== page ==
Comment: This work reveals that the extent of copy number variation within the human genome is much greater than previously supposed, which immediately thrusts CNV analysis into the limelight as a tool for identifying the genetic factors that influence susceptibility and resistance to disease. The biological and clinical implications of multiple copy number variant regions remain to be seen, but may prove highly significant.


Research article   |   Published 17 November 2006

The response to major physical trauma such as that sustained by people involved in serious car crashes varies widely; some patients will go into irreversible (fatal) organ failure about a week after the injuries were sustained, whilst others recover. Organ failure is a leading cause of death among trauma victims. A recent publication in Proceedings of the National Academy of Sciences (PNAS) reports the results of comparative genomic analysis intended to address why some patients die whilst others survive, something that clinicians are presently unable to predict.

A team of US scientists studied white blood cells (leukocytes) from a small group of severely injured patients with organ failure and healthy controls; these blood cells were chosen because they have been implicated in the inflammatory responses associated with the development of post-injury multiple organ dysfunction syndrome. The researchers found that severe trauma provoked alternative patterns of gene expression and the activation of different biological pathways, with the combined effect of reducing the activity of T-cells [Miller-Graziano C et al. (2006) PNAS 103(42):15564-9]. This prevents crucial T-cell regulation of the body’s immune response, so that the process becomes out of control and effectively destroys tissues and organs.

The authors propose that using genome-wide expression analysis combined with cell-type specific pathway analyses may be of value in revealing pathway alterations in other forms of disease. Study author Carol Miller-Graziano commented: “Our study proves for the first time that it is possible to identify the genetic and protein changes in specific immune cells that play a significant role in determining whether or not trauma is fatal…we believe that the techniques established here can provide insights into many disease that involve human immune system failure” (see press release).

Comment: This research is a step towards a prognostic tool that would allow clinicians to identify patients moving into organ failure, and by providing information about the pathological pathways involved in the process it also creates the possibility of developing protective interventions. A comparison of genetic responses from trauma patients who did not develop organ failure with those who did would have been an interesting additional component to the study. However, given that the expression of many thousands of different genes is altered following injury, these researchers used an intelligent approach based on what was already known about the biological processes involved in organ failure, to home in on the genetic changes in key cellular mediators.


Research article   |   Published 2 November 2006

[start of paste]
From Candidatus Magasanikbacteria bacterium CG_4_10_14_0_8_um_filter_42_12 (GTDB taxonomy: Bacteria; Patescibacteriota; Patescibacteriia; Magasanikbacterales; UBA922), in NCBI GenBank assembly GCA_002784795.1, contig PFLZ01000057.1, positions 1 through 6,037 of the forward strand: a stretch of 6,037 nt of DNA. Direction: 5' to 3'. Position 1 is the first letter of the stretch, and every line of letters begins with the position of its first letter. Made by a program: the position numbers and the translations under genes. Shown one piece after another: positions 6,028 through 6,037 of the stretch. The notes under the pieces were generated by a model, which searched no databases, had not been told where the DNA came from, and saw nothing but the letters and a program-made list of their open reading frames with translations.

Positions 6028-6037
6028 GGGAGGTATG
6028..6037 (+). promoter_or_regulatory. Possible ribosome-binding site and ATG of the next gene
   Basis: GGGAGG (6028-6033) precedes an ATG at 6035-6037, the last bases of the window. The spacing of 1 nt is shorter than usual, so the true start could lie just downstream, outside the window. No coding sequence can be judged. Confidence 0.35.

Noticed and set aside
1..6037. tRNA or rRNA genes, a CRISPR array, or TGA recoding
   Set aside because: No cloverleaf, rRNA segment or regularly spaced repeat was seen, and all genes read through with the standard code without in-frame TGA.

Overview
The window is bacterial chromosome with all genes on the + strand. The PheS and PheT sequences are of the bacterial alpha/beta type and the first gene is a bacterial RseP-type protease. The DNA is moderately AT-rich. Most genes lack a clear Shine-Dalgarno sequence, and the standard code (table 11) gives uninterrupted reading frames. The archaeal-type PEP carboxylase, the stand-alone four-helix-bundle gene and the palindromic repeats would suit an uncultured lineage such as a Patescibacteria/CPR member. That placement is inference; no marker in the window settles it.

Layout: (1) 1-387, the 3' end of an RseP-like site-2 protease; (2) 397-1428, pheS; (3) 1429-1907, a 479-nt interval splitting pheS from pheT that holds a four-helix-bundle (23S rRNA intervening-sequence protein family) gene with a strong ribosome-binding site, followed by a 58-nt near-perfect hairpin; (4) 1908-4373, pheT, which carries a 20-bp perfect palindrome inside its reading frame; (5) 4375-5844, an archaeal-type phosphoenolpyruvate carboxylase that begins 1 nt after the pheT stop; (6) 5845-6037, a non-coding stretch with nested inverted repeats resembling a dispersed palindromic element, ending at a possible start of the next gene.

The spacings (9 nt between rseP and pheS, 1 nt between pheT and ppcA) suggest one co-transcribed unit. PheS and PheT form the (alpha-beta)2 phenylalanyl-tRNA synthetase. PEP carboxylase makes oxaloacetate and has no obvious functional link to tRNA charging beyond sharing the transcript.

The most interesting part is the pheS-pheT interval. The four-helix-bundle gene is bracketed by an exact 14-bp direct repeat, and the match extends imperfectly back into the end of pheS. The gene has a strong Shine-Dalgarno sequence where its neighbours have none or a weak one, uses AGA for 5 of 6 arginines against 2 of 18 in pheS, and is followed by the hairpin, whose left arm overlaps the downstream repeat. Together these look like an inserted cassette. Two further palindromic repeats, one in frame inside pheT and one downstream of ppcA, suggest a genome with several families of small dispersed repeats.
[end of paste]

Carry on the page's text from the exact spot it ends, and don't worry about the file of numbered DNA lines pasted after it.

Inherited mutations in the BRCA1 and BRCA2 genes are associated with strong predisposition to breast and ovarian cancer; lifetime risk is around 85% for mutation carriers. Women at high risk of the disease based on their family history require high levels of surveillance to identify tumours in the early stages; the identification of a familial breast cancer associated mutation makes it possible to test unaffected relatives. Those who test positive for the mutation receive the option of increased levels of surveillance or prophylactic interventions, whilst those who test negative are discharged from surveillance.

However, a new study in the Journal of Medical Genetics suggests that the risk of disease for family members who lack the familial BRCA1/2 mutation may nevertheless remain elevated. The UK researchers examined a total of 277 families with pathogenic BRCA1/2 mutations; 49% of the women (258 in all) tested negative for the family mutation, but 28 of these developed breast cancer and a further four, ovarian cancer. Overall, 6.4% of the family members who did not possess the familial mutation developed breast cancer by the age of 50, compared with just 2% of the general population, leading the researchers to conclude that the relative risk of breast cancer for these family members was raised [Smith, A et al. (2006) J Med Genet Online First, doi:10.1136/jmg.2006.043091].

This apparent discrepancy is proposed to be the result of phenocopies within families – that is, individuals who share the same phenotype (breast cancer) but not the same genetic cause. The risk of breast cancer is known be influenced by additional genes besides BRCA1/2. Another less likely possibility would be the presence of more than one pathogenic BRCA1/2 mutation in the same family. The authors conclude that women from high-risk families who do not carry familial BRCA1/2 mutations should nevertheless be considered at moderate risk of breast cancer, and receive increased levels of surveillance accordingly. Lead author Professor Gareth Evans of the Department of Medical Genetics at St Mary's Hospital in Manchester commented: "We would suggest these women should be considered for annual breast screening between the ages 40 and 49 in the UK…rather than being treated like the general population where compulsory screening begins at 50" (see BBC news report).